|Monday and Thursday||6.00am and 6.45am|
|Tuesday, Wednesday and Friday||6.15am and 6.45am|
|Sunday & Public Holidays||7.00am|
Rosh Chodesh/Fast Day/Chol Hamoed
|1st Minyan – if any of the above falls out on a Tuesday, Wednesday or Friday the service will commence at 6.00am|
|2nd Minyan – Davening times will commence at 6.30am|
Kabalat Shabbat“ 6pm ; Saturday“ 2 Services in both main and small Shul starting at 8:15am
Afternoon / Evening
Mincha followed by Maariv +- 1 hour 20 minutes before Shabbat ends
Here is a short explanation of the three daily services held at Sandton Shul:
There are three daily services prescribed by tradition: Ma’ariv, Shacharit, and Mincha. Musaf is an additional service for Shabbat and holidays.
|Ma’ariv||Evening, after sundown||Includes preliminary prayers, Shema and its Blessings, Amidah, and Concluding prayers|
Includes preliminary prayers, Shema and its Blessings, Amidah, and Concluding prayer
Includes Torah reading on Shabbat, holidays, Monday, and Thursday
|Mincha||Afternoon||Preliminary prayers and Amidah|
There are multiple reasons for there being three daily prayer services but the usual explanation is that each one of the three was initiated by one of our patriarchs: Abraham (Genesis 22:3 — “Abraham arose early in the morning”), Isaac (Genesis 24:63 — “Isaac went out meditating in the field toward evening”), and Jacob(Genesis 28:11 “He came to that place and stopped there for the night”). In fact, the prayer services are also substitutes for the sacrifices made in the Temple in Jerusalem prior to its destruction in 69/70 C.E. The morning prayers (Shacharit) and afternoon prayers (Mincha) correspond to the morning (Tamid offering) and afternoon sacrifices (the second Tamid). The evening service, Ma’ariv, is associated with a sacrifice, as night time is the time when the sacrifices were burnt on the altar.
While there is great variety in the prayers, moods, and liturgies of the various Jewish worship services, there are also structural commonalities which mark them as distinctly Jewish. All Ma’ariv and Shacharit services follow this basic structure:
- Warm-up Prayers(These vary depending upon the time of day and occasion. Kabbalat Shabbat is an example of warm-up prayers for the Shabbat evening service.)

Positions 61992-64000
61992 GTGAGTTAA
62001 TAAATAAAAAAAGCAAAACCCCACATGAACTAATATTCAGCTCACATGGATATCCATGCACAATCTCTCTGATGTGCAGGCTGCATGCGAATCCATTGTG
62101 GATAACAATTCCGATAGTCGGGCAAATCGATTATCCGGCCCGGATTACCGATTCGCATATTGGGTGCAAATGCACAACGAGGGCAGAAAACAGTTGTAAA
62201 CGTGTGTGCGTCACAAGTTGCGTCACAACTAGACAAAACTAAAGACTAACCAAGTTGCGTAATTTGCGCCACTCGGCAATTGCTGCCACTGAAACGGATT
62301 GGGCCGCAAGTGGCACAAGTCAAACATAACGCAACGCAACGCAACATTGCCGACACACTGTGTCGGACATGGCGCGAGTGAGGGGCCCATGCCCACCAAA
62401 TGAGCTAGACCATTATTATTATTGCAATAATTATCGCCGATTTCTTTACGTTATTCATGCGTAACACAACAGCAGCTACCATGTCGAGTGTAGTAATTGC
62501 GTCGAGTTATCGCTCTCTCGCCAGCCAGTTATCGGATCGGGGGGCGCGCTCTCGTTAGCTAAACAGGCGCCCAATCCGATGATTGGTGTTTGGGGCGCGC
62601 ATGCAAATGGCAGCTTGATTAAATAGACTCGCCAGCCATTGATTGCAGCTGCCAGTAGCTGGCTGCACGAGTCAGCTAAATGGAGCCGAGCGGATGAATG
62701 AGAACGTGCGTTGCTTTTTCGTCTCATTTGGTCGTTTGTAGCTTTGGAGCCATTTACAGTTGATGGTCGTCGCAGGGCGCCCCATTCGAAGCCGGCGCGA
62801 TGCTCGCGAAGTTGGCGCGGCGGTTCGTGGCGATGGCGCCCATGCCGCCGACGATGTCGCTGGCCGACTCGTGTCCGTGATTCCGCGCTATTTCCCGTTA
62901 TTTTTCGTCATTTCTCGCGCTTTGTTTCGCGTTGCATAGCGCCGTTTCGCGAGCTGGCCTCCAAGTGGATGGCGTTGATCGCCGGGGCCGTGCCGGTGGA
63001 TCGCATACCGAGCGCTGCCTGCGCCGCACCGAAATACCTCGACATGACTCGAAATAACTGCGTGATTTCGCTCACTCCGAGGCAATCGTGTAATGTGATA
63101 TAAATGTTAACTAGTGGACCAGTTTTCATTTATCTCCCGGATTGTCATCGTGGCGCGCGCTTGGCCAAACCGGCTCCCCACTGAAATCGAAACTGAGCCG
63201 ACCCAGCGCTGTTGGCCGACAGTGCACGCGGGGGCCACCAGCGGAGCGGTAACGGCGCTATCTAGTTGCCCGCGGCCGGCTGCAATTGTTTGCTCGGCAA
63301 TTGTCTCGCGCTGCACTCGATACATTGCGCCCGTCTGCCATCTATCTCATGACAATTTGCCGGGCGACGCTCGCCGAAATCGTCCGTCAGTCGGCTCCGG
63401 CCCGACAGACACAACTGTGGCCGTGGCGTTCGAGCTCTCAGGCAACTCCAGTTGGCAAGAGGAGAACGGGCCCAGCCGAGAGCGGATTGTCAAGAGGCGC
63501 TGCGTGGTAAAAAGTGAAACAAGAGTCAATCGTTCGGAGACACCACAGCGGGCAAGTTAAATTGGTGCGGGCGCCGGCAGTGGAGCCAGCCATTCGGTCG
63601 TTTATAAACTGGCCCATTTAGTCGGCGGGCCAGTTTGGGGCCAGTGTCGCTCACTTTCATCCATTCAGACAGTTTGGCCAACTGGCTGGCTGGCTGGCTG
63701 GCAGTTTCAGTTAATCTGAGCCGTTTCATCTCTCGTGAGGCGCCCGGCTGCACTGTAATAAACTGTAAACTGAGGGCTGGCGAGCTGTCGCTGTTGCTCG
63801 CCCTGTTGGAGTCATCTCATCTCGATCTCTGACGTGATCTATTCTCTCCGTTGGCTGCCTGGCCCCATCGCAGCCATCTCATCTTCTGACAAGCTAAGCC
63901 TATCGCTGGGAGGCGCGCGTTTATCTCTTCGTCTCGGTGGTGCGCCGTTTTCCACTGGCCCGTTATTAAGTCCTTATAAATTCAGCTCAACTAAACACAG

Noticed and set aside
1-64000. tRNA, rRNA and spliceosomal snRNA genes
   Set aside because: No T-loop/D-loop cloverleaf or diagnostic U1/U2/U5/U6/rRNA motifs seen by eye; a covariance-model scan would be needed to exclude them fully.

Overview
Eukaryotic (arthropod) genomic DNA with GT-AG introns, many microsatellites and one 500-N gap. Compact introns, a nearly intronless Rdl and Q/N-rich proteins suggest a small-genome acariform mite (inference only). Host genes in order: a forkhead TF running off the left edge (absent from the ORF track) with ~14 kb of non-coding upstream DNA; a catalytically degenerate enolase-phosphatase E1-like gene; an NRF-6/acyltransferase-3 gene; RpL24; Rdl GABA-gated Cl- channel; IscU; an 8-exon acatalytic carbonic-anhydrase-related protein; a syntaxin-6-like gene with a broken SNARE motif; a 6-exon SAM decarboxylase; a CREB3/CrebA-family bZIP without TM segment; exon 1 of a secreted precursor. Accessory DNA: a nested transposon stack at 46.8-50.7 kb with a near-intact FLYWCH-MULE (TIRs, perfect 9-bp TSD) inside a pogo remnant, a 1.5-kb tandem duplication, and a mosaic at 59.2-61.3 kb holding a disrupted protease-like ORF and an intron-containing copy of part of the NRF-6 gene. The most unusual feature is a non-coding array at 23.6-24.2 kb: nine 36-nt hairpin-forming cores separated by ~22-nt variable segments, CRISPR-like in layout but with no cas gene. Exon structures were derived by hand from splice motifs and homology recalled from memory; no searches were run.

- Shema and its Blessings (Beginning with the Barechu, the Call to Worship, and including prayers on the themes of Creation, Revelation, and Redemption. These prayers establish the common ground of belief and identity of the congregation: We are creatures created by G-d, Who created the universe; G-d gave our people the Torah, which was revealed at Mount Sinai and which serves as our guide; and we look forward to a future redemption — the messianic age — which we understand from our past experience of redemption from slavery in Egypt, and which we expect will encompass the world with peace and justice.)
- Amidah (known as Shemona Esrei, the Amidahis the worshiper’s opportunity to approach G-d in private prayer, reciting both the words in the siddur as well as whatever prayers his/her heart may prompt. Because the recitation of this prayer is a central religious obligation, and has always been public by nature, it is often repeated in full by the chazzan after the congregation has been given time to recite the prayer privately. The weekday version of the Amidah is considerably longer than the Shabbat/holy day version. Both have a tripartite structure: (1) praises of G-d; (2) petitions on weekdays, and sanctification of the day on holy days; (3) prayers of thanksgiving. The model for this tripartite structure is how one would approach a powerful ruler — since G-d is the sovereign of the universe. On Shabbat, we live as if the messianic age has arrived and we have no need to petition G-d; therefore, we eliminate the petitions and replace them with prayers sanctifying the holy day.)
- Concluding Prayers The concluding prayers begin with Aleinu, and include Kaddishand a song on Shabbat– usually Yigdal in the evening and Adon Olam in the morning — at the end of the service. The Aleinu bespeaks a time when idolatry will have vanished from our world and hence G-d will be acknowledged by all humanity, sometimes considered a prelude to the messianic age. Kaddish is a prayer which expresses the desire for, and belief in, such a time and is recited in memory of those who have died.